Journal of Health and Medical Research

Duodenal Obstruction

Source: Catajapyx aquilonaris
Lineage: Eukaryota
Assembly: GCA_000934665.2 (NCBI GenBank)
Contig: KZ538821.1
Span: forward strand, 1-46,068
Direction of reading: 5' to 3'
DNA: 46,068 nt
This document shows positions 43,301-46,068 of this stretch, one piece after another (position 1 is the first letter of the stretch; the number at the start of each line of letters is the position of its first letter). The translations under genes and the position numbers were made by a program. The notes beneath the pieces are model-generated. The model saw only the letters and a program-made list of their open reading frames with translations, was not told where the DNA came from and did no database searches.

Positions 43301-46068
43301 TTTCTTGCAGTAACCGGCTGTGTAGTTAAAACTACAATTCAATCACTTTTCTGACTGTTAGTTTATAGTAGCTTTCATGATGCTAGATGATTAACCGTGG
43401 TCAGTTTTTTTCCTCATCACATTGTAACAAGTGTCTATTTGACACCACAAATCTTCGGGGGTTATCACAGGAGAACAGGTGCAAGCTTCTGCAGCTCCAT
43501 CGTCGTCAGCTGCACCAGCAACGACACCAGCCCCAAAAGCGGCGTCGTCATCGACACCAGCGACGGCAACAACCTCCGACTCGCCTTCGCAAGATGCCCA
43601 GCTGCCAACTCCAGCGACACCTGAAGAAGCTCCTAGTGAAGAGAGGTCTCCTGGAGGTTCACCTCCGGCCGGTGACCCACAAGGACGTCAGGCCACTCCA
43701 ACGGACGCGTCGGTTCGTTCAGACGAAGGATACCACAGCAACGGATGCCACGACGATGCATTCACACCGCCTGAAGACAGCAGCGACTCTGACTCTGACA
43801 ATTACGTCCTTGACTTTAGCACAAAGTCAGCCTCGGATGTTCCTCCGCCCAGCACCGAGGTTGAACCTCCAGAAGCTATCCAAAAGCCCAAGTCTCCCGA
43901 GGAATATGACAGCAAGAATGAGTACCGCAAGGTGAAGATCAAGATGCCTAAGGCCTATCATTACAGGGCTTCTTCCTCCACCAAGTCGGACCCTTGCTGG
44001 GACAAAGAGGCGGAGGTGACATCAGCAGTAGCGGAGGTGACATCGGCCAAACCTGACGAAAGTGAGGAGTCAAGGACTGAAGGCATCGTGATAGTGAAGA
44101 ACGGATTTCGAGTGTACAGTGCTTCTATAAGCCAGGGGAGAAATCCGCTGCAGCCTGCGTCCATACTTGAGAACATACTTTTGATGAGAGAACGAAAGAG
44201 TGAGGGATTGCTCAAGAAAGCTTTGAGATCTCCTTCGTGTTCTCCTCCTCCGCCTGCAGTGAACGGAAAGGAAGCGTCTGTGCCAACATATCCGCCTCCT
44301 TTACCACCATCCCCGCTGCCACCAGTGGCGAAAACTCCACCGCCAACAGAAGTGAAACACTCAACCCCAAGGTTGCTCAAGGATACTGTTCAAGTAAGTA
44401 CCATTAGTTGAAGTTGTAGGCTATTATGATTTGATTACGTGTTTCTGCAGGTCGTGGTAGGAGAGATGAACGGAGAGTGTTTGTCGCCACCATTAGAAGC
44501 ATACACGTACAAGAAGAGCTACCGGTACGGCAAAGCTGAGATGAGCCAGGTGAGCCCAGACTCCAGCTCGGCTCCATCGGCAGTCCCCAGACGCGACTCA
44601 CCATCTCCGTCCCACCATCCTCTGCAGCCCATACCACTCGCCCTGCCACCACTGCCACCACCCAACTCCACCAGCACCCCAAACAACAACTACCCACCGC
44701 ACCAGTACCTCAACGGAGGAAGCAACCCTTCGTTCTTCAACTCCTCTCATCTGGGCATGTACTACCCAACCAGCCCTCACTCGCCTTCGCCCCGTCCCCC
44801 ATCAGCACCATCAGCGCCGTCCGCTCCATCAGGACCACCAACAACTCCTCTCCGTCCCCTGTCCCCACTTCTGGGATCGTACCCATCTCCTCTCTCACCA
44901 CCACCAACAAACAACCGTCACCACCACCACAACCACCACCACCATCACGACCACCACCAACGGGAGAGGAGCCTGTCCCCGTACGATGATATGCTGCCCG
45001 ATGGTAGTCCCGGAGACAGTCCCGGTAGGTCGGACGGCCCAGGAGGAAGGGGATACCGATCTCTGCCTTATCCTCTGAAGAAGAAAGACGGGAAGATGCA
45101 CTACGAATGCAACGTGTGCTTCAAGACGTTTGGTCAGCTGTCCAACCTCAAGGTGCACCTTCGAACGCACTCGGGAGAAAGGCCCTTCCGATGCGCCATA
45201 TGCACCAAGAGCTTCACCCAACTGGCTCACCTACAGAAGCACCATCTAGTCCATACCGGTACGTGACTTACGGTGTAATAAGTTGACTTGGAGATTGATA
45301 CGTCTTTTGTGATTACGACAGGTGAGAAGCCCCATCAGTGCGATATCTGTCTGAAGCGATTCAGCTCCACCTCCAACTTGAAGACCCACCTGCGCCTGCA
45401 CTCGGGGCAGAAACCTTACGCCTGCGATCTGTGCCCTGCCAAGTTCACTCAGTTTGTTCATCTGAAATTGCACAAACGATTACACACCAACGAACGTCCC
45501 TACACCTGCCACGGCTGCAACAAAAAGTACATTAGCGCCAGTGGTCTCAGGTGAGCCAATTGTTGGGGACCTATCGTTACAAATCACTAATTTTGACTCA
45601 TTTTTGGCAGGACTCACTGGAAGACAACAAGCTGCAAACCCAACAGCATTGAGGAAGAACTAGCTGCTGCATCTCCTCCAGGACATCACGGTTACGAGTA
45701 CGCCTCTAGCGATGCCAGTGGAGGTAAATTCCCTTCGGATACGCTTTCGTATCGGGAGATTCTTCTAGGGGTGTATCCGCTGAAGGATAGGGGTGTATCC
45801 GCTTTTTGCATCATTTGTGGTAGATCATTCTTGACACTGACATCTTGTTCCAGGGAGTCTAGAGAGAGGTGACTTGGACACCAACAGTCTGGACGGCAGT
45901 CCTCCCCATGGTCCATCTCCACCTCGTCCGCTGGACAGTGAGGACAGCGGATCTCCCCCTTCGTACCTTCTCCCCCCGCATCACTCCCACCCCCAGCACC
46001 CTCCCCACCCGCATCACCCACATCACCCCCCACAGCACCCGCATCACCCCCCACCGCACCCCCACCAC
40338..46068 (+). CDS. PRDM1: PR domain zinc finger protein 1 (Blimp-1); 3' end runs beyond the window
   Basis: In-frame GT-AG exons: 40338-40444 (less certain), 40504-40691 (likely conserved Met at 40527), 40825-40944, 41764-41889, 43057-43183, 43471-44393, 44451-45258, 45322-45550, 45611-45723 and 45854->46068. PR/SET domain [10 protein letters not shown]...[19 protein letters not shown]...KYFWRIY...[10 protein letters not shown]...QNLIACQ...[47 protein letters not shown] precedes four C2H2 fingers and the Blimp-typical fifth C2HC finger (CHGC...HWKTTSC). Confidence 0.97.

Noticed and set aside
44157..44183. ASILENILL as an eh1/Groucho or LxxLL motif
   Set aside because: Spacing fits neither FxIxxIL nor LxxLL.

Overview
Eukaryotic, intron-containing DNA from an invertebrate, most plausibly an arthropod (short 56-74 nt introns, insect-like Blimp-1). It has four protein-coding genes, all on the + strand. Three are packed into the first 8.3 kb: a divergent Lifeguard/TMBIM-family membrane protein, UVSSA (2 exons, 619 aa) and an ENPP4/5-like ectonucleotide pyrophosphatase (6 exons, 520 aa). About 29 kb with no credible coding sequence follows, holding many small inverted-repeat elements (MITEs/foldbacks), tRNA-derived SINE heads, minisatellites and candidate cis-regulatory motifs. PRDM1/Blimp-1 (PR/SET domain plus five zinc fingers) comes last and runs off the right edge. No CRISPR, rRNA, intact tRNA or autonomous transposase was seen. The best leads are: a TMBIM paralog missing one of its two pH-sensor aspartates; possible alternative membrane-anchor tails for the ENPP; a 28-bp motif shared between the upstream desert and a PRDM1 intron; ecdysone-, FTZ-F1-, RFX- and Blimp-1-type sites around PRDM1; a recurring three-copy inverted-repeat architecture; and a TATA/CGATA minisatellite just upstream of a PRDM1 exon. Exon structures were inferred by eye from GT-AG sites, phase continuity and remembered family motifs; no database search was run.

Duodenal obstruction in neonates and infants should be considered a surgical emergency until the diagnosis of malrotation with potential midgut volvulus are often ruled out. In a neonate with a presentation of duodenal obstruction, an upper gastrointestinal (GI) contrast study must be obtained urgently to determine the presence of a GI rotational abnormality. Diagnosis of duodenal atresia can be suspected prenatally if there is polyhydramnios, dilated bowel, ascites, or a combination. Postnatally, infants with duodenal atresia present with polyhydramnios, feeding difficulties, and emesis which will be bilious. The diagnosis is suspected by symptoms and classic double-bubble x-ray findings-one bubble is in the stomach and the other is in the proximal duodenum; little to no air is in the distal gut. Once the disorder is suspected, infants should receive nothing orally , and a nasogastric tube should be placed to decompress the stomach. Surgical intervention is indicated in by failure of the medical treatment, preference of the patient for surgical correction instead of following strict medical treatment and therefore the presence of associated disease such as peptic ulcer and pancreatitis.

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